In the early twentieth century, when the Garrett Family
bequeathed Evergreen House to Johns Hopkins University
with the charge of making it available to "lovers of art, music, and beautiful things," they no doubt had notions of who that might be different from those of museum leaders in the twenty-first century. Youth fromKids on the Hill
visit the museum to discover what they find meaningful about it.
Curator Jackie O'Regan takes through the museum a group of Park School
students, who were then asked by their English teacher to write a fictional narrative set in the museum. Altogether, seven different colleges, schools, and youth-based organizations invited by Peter Bruun toured the museum to create work in response to their visits.
Working with museum staff, Bruun placed 72 works by participating youth throughout the museum. Shown here is a painting on view in the historic home's dining room by a Stadium School
7th grade student showing his idea of a dinner party: pizza with friends in the ornate space.
Participants in the Youthlight
program were intrigued by the many family photographs in the museum. They created self-portraits that Bruun then placed next to related images from the Evergreen Museum collection of Garrett family photographs.
Writers from Park School and the Johns Hopkins University Writing Seminars
program created fictional narratives taking place in the Garrett home. Bruun selected excerpts and strategically placed them throughout the museum's rooms on signage designed by Glen Burris.
Roland Park Country School
middle schoolers were asked to pick their favorite children's books. Bruun placed these next to related children's books from the Garrett's collection, revealing the interests of Garrett children were not so far removed from those of young people today. The Garrett Library is shown to be more relevant to contemporary lives than might otherwise be thought.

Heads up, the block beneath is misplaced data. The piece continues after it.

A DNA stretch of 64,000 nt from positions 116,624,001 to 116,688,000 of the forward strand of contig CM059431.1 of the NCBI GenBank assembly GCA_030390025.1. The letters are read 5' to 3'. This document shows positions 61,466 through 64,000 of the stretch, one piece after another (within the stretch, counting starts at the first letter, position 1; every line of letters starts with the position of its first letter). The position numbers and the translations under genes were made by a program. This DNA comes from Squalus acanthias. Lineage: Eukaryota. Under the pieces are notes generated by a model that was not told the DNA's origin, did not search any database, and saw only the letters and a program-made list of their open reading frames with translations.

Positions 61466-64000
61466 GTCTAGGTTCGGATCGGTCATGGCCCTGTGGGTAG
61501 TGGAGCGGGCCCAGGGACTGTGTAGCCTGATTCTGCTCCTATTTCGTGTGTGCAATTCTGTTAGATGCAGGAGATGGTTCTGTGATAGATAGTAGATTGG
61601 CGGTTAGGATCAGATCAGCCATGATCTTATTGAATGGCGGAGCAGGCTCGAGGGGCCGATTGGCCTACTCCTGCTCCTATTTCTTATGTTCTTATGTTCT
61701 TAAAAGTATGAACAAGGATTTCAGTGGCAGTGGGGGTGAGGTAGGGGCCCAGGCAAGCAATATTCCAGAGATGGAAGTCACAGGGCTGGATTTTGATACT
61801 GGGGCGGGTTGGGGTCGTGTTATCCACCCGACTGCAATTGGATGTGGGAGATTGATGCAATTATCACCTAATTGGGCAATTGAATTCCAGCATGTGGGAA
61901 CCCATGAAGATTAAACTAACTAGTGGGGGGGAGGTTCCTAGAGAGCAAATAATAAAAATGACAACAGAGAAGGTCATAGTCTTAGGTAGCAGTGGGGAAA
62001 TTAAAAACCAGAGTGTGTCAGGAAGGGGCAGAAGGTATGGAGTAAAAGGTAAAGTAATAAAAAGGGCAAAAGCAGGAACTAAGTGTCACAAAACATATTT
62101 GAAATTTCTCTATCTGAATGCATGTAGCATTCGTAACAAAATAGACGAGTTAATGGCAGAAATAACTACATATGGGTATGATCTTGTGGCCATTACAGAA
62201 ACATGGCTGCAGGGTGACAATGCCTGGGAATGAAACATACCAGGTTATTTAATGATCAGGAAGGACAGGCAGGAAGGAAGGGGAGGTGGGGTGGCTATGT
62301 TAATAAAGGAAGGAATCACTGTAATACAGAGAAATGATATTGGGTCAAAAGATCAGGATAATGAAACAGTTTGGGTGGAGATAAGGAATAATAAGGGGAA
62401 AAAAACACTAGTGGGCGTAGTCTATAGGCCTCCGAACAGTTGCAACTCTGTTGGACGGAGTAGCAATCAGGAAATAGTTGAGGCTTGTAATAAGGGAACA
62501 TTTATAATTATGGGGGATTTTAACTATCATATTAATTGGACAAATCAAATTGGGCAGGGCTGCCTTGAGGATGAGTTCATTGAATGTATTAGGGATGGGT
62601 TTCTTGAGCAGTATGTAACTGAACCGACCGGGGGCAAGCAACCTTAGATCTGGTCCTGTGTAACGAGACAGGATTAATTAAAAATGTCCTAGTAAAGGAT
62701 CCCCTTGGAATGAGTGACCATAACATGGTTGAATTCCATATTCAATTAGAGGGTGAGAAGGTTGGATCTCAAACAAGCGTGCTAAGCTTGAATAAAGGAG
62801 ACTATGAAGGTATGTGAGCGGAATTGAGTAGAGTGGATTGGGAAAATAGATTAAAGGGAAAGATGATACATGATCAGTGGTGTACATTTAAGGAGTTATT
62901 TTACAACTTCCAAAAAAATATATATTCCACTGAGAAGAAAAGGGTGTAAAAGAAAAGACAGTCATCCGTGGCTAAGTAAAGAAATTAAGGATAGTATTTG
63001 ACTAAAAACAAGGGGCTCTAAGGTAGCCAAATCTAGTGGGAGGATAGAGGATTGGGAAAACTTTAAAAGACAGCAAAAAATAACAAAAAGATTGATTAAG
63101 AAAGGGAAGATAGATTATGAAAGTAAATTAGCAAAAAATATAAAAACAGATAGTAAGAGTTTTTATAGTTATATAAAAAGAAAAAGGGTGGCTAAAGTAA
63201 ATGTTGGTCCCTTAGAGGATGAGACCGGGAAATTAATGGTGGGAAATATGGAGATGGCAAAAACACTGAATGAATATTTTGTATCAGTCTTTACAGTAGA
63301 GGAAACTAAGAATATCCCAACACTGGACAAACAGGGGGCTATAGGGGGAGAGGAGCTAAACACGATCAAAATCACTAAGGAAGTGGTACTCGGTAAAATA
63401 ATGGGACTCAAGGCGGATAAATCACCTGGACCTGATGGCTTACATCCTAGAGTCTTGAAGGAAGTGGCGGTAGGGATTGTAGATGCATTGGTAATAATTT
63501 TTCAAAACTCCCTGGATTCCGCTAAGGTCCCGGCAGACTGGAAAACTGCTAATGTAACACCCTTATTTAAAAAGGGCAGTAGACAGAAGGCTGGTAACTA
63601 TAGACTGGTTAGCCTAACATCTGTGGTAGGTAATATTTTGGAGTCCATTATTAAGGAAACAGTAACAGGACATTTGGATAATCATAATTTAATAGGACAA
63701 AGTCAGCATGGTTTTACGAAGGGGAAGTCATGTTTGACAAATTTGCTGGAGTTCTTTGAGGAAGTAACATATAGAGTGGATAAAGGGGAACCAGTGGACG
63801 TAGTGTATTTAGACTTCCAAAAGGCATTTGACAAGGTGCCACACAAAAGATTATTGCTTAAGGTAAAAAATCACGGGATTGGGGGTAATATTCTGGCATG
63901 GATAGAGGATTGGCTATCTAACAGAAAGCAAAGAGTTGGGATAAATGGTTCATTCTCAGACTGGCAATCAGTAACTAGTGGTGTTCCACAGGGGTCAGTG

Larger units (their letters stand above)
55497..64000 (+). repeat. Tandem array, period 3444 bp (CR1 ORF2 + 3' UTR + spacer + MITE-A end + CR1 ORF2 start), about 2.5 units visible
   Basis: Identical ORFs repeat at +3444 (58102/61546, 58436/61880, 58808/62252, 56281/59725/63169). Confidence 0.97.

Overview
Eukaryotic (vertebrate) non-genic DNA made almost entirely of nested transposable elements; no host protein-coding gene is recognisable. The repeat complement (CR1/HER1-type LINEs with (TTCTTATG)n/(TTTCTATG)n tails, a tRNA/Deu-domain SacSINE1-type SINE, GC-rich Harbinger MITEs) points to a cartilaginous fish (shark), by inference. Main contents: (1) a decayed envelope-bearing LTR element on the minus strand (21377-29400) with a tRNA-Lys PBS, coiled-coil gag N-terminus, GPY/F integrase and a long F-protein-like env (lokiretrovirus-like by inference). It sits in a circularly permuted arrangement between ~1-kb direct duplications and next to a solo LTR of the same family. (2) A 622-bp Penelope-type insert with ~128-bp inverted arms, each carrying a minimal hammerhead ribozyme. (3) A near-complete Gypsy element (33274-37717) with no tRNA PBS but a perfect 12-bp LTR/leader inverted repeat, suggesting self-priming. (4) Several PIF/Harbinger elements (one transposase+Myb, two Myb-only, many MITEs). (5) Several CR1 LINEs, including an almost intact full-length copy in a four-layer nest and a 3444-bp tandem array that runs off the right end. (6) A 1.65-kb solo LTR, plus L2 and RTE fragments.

Display of Kids on the Hill digital images. Each includes a phrase that begins "If Black people's history were better known..." and goes on to declare an honorable value of being Black. These are displayed next to photographs of luminaries the Garrett's knew, all of whom are white.
Visitors to the historic house museum are always led on docent tours. They are greeted at the start of their tour by this overhead sign announcing the presence of theMusic, Art, and Beautiful Things exhibition infiltrating the museum.
At the conclusion of the docent tour, visitors exit through a gallery space for temporary exhibitions. Here, Bruun created and displayed 72 paintings, each with the name of one of the 72 youth participants next to it.
The installation may be understood as a moment to "roll the credits" for the young people who contributed to the exhibition. At another level, each painting may be seen as a symbolic "drop of beauty" added to the museum and its meanings by the participating voices of the young people inMusic, Art, and Beautiful Things.
One of Bruun's paintings from theMusic, Art, and Beautiful Things exhibition. As with many of his studio projects, his paintings play a supporting role in highlighting the voices, expressions, and meanings of an otherwise community-based project.